Bellv.Westrock CP, LLC

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Civil Action No. 3:17-cv-829 (E.D. Va. Jul. 20, 2018)

Civil Action No. 3:17-cv-829


ASHTON BELL, et al, Petitioners, v. WESTROCK CP, LLC, et al, Defendants.


The named plaintiffs—Ashton Bell, Delilah Bell, and Lucy Edwards—live in downtown West Point, Virginia, near WestRock CP, LLC's ("WestRock") paper mill. As anyone who has driven by a paper mill might imagine, the WestRock paper mill is not a model neighbor. In their complaint, the plaintiffs allege that large amounts of wood dust from WestRock's property invade their land, homes, and cars. The dust dirties clothing, accumulates so quickly that it is useless to clean, and deters the plaintiffs from opening the windows of their homes and cars. The plaintiffs bring three counts in their complaint: (1) nuisance, (2) trespass, and (3) injunctive relief.

WestRock, the company that operates the paper mill, and West Point Chips, Inc. ("West Point Chips"), the company that chips wood for the paper mill, now move to dismiss for a failure to state a claim and because the Clean Air Act ("CAA") preempts the plaintiffs' state tort claims. The defendants say that the Court should also dismiss Count Three because injunctive relief is a remedy, not an independent cause of action.

The Court denies the motions as to Counts One and Two because the CAA does not preempt the state law claims and because the plaintiffs have alleged viable causes of action for both trespass and nuisance. The Court grants the motions as to Count Three because injunctive relief is a remedy, not a cause of action.


In downtown West Point, Virginia, WestRock operates a paper mill. On a WestRock-owned lot next to the mill, West Point Chips uses a wood chipper to turn hundreds of logs into wood chips each day. West Point Chips maintains large piles of wood logs and chips on this lot.

The plaintiffs live within 100 feet of these piles. From time to time—depending on the weather and the condition of the piles—large amounts of wood dust blow from these piles onto surrounding properties, including those of the plaintiffs. The plaintiffs allege that the dust invades their properties with such frequency and to such an extent that cleaning has become futile. Despite keeping the windows of their homes and cars closed, the dust still enters and dirties their clothing. Although the plaintiffs have complained to WestRock about the situation, the invasion of dust continues unabated.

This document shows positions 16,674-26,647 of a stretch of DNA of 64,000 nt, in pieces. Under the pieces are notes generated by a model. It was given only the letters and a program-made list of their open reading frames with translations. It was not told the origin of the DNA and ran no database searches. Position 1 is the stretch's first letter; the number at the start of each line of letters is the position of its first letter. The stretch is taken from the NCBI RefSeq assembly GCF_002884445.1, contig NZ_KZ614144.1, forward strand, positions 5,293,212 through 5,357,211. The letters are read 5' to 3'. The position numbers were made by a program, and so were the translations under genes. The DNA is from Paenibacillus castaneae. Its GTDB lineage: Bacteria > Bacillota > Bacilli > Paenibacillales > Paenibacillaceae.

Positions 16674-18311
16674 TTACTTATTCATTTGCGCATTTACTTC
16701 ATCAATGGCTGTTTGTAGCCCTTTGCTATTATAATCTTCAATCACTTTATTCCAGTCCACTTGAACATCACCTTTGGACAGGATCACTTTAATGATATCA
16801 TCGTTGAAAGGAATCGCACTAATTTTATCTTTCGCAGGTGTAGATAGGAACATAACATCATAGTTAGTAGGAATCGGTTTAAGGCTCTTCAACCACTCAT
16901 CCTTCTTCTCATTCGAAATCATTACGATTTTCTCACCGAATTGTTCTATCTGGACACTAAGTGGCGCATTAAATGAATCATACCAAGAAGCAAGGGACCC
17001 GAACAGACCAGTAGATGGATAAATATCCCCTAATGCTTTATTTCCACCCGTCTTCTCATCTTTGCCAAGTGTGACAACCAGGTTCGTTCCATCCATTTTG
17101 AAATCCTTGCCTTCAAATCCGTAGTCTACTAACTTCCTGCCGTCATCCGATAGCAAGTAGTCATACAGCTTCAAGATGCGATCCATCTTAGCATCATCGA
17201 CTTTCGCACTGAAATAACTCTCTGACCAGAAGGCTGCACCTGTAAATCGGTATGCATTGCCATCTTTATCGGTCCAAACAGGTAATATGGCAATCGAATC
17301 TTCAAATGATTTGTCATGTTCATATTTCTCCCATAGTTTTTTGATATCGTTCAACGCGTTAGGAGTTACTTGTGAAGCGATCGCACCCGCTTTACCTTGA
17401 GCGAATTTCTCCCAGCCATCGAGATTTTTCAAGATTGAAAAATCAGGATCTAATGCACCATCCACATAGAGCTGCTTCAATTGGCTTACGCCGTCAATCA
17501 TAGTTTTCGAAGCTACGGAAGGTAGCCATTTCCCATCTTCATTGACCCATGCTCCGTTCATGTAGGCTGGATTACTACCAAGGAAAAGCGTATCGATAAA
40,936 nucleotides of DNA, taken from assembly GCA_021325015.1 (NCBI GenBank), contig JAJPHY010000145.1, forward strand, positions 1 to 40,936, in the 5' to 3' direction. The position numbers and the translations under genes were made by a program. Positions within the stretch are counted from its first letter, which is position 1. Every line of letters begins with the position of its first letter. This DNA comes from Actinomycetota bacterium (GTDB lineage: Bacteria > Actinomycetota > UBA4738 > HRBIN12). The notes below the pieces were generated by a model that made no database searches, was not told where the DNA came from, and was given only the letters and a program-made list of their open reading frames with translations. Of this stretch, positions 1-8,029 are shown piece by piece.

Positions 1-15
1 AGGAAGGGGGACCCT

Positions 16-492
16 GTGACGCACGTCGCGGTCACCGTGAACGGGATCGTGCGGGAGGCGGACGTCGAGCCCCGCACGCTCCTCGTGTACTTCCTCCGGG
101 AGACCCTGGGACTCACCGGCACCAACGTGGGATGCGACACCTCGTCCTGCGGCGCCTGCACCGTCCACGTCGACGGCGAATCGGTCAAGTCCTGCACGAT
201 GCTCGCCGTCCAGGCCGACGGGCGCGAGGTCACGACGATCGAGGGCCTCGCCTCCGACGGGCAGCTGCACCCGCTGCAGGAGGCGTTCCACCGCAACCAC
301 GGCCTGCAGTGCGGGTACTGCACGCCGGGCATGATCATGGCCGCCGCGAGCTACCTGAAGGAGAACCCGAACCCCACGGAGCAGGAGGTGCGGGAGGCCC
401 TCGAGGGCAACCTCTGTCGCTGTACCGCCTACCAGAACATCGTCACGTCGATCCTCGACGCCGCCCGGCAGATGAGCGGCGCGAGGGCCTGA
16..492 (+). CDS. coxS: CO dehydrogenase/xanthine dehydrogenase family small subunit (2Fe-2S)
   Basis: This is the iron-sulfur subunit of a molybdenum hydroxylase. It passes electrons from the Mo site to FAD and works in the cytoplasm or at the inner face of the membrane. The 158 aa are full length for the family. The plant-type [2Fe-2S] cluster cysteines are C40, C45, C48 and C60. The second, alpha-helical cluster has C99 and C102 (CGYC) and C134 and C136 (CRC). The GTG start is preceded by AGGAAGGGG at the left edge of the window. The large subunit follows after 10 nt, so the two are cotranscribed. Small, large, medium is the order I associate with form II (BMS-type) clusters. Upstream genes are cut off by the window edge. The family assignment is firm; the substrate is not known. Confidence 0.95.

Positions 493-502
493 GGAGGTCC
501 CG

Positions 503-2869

The defendants moved to dismiss the plaintiffs' complaint pursuant to Federal Rule of Procedure 12(b)(6). A Rule 12(b)(6) motion gauges the sufficiency of a complaint without resolving any factual discrepancies or testing the merits of the claims. Republican Party of N.C. v. Martin, 980 F.2d 943, 952 (4th Cir. 1992). In considering the motion, a court must accept all allegations in the complaint as true and must draw all reasonable inferences in favor of the plaintiff. Nemet Chevrolet, Ltd. v., Inc., 591 F.3d 250, 253 (4th Cir. 2009) (citing Edwards v. City of Goldsboro, 178 F.3d 231, 244 (4th Cir. 1999)). The principle that a court must accept all allegations as true, however, does not apply to legal conclusions. Ashcroft v. Iqbal, 556 U.S. 662, 678 (2009). To survive a Rule 12(b)(6) motion to dismiss, a complaint must state facts that, when accepted as true, state a claim to relief that is plausible on its face. Id. "A claim has facial plausibility when the plaintiff pleads factual content that allows the court to draw the reasonable inference that the defendant is liable for the misconduct alleged." Id. (citing Bell Atl. Corp. v. Twombly, 550 U.S. 544, 556 (2007)).

The plaintiffs bring three counts. In Count One, the plaintiffs bring a nuisance claim based on the "intermittent emission of fugitive dust" that interferes with the "reasonable and comfortable use of their homes and property." (Compl. ¶ 36.) Count Two alleges that the dust trespasses onto the plaintiffs' properties "without right, authority or invitation." (Id. ¶ 40.) Finally, Count Three requests "an injunction against the Defendants prohibiting them from allowing the release of the fugitive dust." (Id. ¶ 46.) Sitting in diversity, the Court applies Virginia law to resolve claims brought under the state's common law. See Erie R.R. Co. v. Tompkins, 304 U.S. 64, 78 (1938) ("Except in matters governed by the Federal Constitution or by acts of Congress, the law to be applied in any case is the law of the state.").

A. Preemption

The CAA does not preempt the plaintiffs' state law tort claims in Counts One and Two. Although the CAA preempts federal common law claims and interstate pollution claims, the same cannot be said for intrastate pollution. Am. Elec. Power Co. v. Connecticut, 564 U.S. 410, 424 (2011) (finding that the CAA preempts federal common law claims); see TVA, 615 F.3d at 303 (noting the "potential mischief" of allowing common law claims to proceed again an out-of-state polluter). In Int'l Paper Co. v. Ouellette, the Supreme Court held that the Clean Water Act ("CWA") does not "bar[ ]aggrieved individuals" from state tort claims brought against in-state polluters. 479 U.S. 481, 497 (1987). Courts have found "no meaningful difference between the Clean Water Act and the Clean Air Act for the purposes of . . . preemption analysis." Bell v. Cheswick Generating Station, 734 F.3d 188, 196-97 (3d Cir. 2013) (applying Ouellette and holding that "the Clean Air Act does not preempt state common law claims"); see Merrick v. Diageo Ams. Supply, Inc., 805 F.3d 685, 695 (6th Cir. 2015) ("What was true for the Clean Water Act holds true for the Clean Air Act."). The Fourth Circuit noted in TVA that "[w]hile Ouellette involved a nuisance suit against a source regulated under the Clean Water Act, all parties agree its holding is equally applicable to the Clean Air Act." 615 F.3d at 306. Because the plaintiffs pursue Virginia common law claims against the defendants for emissions alleged to have occurred within Virginia's borders, this Court finds that these claims may proceed despite the defendants' undisputed compliance with the CAA.

"The federal Clean Air Act is the primary mechanism under which emissions in the United States are managed. The Act makes the EPA responsible for developing acceptable levels of airborne emissions" and the EPA then passes the baton to the states, who are responsible for ensuring compliance. North Carolina ex rel. Cooper v. Tennessee Valley Auth. (TVA), 615 F.3d 291, 298-99 (4th Cir. 2010) (citation omitted). --------

B. Nuisance